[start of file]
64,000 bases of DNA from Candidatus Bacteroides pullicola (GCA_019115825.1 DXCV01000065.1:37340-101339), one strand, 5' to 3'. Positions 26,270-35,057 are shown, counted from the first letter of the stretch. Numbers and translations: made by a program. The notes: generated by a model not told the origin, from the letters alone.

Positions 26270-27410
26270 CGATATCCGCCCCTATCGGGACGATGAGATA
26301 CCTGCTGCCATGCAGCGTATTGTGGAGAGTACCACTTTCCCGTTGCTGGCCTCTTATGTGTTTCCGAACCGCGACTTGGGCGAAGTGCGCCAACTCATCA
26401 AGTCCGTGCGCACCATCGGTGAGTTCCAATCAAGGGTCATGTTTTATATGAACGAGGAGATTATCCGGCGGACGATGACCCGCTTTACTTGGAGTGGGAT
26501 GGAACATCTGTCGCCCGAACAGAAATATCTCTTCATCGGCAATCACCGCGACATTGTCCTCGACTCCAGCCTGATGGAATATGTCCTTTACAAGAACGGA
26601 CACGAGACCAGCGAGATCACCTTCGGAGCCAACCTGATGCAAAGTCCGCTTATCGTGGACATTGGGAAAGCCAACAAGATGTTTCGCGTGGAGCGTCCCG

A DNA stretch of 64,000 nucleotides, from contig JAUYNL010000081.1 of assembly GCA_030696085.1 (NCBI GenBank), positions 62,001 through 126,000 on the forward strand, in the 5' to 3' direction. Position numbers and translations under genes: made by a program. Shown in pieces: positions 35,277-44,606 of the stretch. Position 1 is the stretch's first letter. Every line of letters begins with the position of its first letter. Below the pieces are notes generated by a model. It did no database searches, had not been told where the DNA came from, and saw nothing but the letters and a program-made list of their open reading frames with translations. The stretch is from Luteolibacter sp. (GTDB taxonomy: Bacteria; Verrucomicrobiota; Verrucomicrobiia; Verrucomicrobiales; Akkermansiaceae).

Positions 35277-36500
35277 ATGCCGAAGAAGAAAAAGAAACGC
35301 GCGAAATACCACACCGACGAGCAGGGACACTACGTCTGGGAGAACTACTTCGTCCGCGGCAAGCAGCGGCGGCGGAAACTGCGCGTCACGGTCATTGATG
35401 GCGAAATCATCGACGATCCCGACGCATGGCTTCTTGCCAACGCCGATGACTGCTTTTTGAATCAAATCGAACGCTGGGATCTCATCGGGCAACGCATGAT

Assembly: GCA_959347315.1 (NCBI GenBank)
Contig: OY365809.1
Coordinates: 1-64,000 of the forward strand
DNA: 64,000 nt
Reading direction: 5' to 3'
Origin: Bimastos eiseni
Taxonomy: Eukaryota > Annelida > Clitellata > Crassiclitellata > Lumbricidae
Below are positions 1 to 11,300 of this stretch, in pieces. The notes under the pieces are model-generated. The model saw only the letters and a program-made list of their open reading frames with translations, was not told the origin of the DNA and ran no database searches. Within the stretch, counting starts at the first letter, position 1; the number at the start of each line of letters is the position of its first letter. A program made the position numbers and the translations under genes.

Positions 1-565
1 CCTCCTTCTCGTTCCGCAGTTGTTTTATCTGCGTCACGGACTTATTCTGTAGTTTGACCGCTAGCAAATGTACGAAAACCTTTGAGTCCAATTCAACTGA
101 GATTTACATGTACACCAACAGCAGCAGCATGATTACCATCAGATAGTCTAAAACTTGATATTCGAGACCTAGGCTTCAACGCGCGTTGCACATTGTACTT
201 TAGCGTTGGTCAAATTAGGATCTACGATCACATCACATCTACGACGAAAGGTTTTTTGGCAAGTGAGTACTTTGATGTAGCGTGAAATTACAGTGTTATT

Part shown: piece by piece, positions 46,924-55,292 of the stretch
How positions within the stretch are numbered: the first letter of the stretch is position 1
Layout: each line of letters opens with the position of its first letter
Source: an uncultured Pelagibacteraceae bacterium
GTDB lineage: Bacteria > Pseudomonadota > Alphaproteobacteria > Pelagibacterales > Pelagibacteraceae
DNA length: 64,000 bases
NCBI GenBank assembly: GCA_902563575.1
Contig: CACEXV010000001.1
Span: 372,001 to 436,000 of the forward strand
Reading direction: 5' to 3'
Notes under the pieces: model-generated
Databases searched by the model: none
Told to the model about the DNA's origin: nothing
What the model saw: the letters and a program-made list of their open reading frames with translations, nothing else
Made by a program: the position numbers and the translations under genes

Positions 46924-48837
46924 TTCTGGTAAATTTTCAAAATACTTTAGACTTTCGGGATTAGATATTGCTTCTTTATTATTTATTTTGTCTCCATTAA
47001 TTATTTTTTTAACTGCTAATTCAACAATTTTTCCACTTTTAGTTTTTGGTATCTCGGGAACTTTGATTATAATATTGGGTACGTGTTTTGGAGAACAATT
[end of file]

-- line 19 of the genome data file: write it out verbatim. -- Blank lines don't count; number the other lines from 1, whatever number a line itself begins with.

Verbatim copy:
Taxonomy: Eukaryota > Annelida > Clitellata > Crassiclitellata > Lumbricidae